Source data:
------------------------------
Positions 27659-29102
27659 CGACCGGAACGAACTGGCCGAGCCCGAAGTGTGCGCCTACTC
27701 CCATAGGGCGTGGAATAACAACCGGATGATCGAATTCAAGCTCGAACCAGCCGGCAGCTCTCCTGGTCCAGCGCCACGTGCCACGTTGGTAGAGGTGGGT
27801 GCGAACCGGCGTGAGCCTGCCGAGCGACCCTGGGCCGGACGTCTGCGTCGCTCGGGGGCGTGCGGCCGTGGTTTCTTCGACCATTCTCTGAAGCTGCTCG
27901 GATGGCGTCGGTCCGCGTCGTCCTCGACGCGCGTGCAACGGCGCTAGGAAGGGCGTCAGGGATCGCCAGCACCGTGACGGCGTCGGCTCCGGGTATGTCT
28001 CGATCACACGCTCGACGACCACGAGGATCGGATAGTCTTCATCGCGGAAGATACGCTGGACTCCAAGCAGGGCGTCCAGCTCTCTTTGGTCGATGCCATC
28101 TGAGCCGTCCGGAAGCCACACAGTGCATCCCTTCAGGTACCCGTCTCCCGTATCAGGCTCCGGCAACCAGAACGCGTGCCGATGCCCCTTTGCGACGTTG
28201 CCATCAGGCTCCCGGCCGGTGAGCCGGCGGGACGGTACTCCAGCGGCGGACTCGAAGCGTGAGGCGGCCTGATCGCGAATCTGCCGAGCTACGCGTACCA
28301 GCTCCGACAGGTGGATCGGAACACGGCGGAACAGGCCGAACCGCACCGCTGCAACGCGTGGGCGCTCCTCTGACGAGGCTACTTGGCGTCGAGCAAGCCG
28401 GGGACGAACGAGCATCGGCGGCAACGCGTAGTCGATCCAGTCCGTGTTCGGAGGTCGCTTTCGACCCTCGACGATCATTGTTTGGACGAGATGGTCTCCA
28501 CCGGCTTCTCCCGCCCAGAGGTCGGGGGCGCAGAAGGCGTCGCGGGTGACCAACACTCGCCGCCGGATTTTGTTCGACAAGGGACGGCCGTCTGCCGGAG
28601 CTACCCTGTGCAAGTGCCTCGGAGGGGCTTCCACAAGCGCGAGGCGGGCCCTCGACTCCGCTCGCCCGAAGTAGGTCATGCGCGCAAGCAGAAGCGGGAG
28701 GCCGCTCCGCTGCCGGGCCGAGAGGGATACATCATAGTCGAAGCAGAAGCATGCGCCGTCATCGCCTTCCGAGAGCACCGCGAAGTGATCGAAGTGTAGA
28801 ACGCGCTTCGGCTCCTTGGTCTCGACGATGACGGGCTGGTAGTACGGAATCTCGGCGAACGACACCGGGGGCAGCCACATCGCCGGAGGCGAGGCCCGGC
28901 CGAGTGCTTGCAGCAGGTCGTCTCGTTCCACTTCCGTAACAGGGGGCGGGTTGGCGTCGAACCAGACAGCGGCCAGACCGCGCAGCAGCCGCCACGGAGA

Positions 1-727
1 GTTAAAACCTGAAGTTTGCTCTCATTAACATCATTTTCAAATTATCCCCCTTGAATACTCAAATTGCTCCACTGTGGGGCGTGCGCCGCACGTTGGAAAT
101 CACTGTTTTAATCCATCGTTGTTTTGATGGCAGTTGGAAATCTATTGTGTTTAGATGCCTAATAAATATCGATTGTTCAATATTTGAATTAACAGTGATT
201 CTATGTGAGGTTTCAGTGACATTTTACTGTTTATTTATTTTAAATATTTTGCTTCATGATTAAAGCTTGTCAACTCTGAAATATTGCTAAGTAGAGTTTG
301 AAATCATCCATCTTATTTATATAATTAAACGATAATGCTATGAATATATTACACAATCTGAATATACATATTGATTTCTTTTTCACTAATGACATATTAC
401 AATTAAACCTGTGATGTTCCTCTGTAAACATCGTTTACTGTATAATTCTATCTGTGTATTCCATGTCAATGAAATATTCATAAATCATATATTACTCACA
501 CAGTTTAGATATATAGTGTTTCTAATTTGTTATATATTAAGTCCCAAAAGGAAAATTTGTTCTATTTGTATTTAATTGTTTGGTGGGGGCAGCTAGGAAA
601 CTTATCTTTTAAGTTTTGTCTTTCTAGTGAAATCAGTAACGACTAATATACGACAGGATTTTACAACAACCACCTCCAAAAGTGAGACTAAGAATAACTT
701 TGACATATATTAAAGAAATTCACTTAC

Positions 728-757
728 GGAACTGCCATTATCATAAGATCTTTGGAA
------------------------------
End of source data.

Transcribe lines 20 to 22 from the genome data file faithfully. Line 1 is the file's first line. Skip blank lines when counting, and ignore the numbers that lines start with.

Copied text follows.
301 AAATCATCCATCTTATTTATATAATTAAACGATAATGCTATGAATATATTACACAATCTGAATATACATATTGATTTCTTTTTCACTAATGACATATTAC
401 AATTAAACCTGTGATGTTCCTCTGTAAACATCGTTTACTGTATAATTCTATCTGTGTATTCCATGTCAATGAAATATTCATAAATCATATATTACTCACA
501 CAGTTTAGATATATAGTGTTTCTAATTTGTTATATATTAAGTCCCAAAAGGAAAATTTGTTCTATTTGTATTTAATTGTTTGGTGGGGGCAGCTAGGAAA